1.65 +machines are supported, and there is support for HyperThreading (SMT).
    1.66 +
    1.67 +The default 32-bit Xen requires processor support for Physical
    1.68 +Addressing Extensions (PAE), which enables the hypervisor to address
    1.69 +up to 16GB of physical memory. Xen also supports x86/64 platforms
    1.70 +such as Intel EM64T and AMD Opteron which can currently address up to
    1.71 +1TB of physical memory.
    1.72  
    1.73  Xen offloads most of the hardware support issues to the guest OS
    1.74  running in the \emph{Domain~0} management virtual machine. Xen itself
    1.75 @@ -253,8 +246,8 @@ with pointers to papers and technical re
    1.76  Xen has grown into a fully-fledged project in its own right, enabling us
    1.77  to investigate interesting research issues regarding the best techniques
    1.78  for virtualizing resources such as the CPU, memory, disk and network.
    1.79 -Project contributors now include XenSource, Intel, IBM, HP, AMD, Novell,
    1.80 -RedHat.
    1.81 +Project contributors now include Citrix, Intel, IBM, HP, AMD, Novell,
    1.82 +RedHat, Sun, Fujitsu, and Samsung.
    1.83  
    1.84  Xen was first described in a paper presented at SOSP in
    1.85  2003\footnote{\tt
    1.86 @@ -265,25 +258,20 @@ sites.
    1.87  
    1.88  \section{What's New}
    1.89  
    1.90 -Xen 3.0.0 offers:
    1.91 +Xen 3.3.0 offers:
    1.92  
    1.93  \begin{itemize}
    1.94 -\item Support for up to 32-way SMP guest operating systems
    1.95 -\item Intel (Physical Addressing Extensions) PAE to support 32-bit
    1.96 -  servers with more than 4GB physical memory
    1.97 -\item x86/64 support (Intel EM64T, AMD Opteron)
    1.98 -\item Intel VT-x support to enable the running of unmodified guest
    1.99 -operating systems (Windows XP/2003, Legacy Linux)
   1.100 -\item Enhanced control tools
   1.101 -\item Improved ACPI support
   1.102 -\item AGP/DRM graphics
   1.103 +\item IO Emulation (stub domains) for HVM IO performance and scailability
   1.104 +\item Replacement of Intel VT vmxassist by new 16b emulation code
   1.105 +\item Improved VT-d device pass-through e.g. for graphics devices
   1.106 +\item Enhanced C and P state power management
   1.107 +\item Exploitation of multi-queue support on modern NICs
   1.108 +\item Removal of domain lock for improved PV guest scalability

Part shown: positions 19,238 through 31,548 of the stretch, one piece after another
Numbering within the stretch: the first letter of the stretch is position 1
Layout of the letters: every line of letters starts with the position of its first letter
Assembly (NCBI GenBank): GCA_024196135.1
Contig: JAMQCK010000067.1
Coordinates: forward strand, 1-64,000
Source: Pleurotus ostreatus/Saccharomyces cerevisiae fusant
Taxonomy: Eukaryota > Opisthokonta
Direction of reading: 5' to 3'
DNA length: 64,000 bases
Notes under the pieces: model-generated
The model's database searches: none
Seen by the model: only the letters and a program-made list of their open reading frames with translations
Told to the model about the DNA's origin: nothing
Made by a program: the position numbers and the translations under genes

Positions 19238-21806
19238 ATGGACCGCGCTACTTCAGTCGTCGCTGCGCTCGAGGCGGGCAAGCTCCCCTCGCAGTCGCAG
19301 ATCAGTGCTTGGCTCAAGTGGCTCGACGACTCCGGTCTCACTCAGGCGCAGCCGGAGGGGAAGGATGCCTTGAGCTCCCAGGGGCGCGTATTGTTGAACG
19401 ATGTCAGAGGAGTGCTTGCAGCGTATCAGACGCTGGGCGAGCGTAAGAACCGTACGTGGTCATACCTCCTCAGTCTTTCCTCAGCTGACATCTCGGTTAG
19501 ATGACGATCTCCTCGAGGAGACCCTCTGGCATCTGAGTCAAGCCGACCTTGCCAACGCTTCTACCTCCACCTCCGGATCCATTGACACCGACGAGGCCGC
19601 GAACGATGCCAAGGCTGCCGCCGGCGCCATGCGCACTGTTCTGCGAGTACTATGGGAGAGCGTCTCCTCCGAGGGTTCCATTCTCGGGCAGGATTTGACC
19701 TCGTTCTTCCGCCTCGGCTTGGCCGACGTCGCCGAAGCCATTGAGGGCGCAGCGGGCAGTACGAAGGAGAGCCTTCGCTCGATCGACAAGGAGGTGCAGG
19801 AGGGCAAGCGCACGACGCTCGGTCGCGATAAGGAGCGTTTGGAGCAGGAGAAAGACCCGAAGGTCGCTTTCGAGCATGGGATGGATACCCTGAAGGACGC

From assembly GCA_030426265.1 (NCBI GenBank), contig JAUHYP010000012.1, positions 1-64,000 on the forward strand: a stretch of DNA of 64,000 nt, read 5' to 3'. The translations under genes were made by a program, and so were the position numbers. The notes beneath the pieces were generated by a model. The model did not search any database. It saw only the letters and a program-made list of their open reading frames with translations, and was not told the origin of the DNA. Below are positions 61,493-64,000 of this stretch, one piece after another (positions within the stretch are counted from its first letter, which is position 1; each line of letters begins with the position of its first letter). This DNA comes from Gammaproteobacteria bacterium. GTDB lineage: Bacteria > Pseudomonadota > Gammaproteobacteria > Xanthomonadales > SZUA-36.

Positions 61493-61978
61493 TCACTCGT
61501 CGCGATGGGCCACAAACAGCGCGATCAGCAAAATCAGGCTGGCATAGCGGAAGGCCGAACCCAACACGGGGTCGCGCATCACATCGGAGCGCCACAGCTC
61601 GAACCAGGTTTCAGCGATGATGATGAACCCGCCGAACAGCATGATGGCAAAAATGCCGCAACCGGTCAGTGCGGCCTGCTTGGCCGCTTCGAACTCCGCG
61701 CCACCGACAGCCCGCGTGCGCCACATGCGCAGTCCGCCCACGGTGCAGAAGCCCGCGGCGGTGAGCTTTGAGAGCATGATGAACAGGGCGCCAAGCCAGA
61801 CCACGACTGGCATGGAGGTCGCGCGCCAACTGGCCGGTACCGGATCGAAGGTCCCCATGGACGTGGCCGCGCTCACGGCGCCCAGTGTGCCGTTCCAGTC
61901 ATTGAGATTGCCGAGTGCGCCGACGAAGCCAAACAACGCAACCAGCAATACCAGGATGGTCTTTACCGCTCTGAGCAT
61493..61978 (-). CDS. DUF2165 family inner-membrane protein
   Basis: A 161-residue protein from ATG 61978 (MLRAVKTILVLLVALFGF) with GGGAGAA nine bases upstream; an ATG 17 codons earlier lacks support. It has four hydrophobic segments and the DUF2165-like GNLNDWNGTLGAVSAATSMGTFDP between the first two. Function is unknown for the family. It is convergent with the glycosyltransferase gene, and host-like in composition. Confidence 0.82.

1.109 +\item 2MB page support for HVM and PV guests
   1.110 +\item CPU Portability
   1.111  \end{itemize}
   1.112  
   1.113 -
   1.114 -Xen 3.0 features greatly enhanced hardware support, configuration
   1.115 -flexibility, usability and a larger complement of supported operating
   1.116 -systems.  This latest release takes Xen a step closer to being the 
   1.117 -definitive open source solution for virtualization.
   1.118 +Xen 3.3 delivers the capabilities needed by enterprise customers and gives computing industry leaders a solid, secure platform to build upon for their virtualization solutions. This latest release establishes Xen as the definitive open source solution for virtualization.
   1.119  
   1.120  
   1.121  
   1.122 @@ -295,7 +283,7 @@ definitive open source solution for virt
   1.123  The Xen distribution includes three main components: Xen itself, ports
   1.124  of Linux and NetBSD to run on Xen, and the userspace tools required to
   1.125  manage a Xen-based system. This chapter describes how to install the
   1.126 -Xen~3.0 distribution from source. Alternatively, there may be pre-built
   1.127 +Xen~3.3 distribution from source. Alternatively, there may be pre-built
   1.128  packages available as part of your operating system distribution.
   1.129  
   1.130  
   1.131 @@ -4029,9 +4017,8 @@ files: \path{Config.mk} and \path{Makefi
   1.132  
   1.133  The former allows the overall build target architecture to be 
   1.134  specified. You will typically not need to modify this unless 
   1.135 -you are cross-compiling or if you wish to build a non-PAE  
   1.136 -Xen system. Additional configuration options are documented 
   1.137 -in the \path{Config.mk} file. 
   1.138 +you are cross-compiling. Additional configuration options are
   1.139 +documented in the \path{Config.mk} file. 
   1.140  
   1.141  The top-level \path{Makefile} is chiefly used to customize the set of
   1.142  kernels built. Look for the line: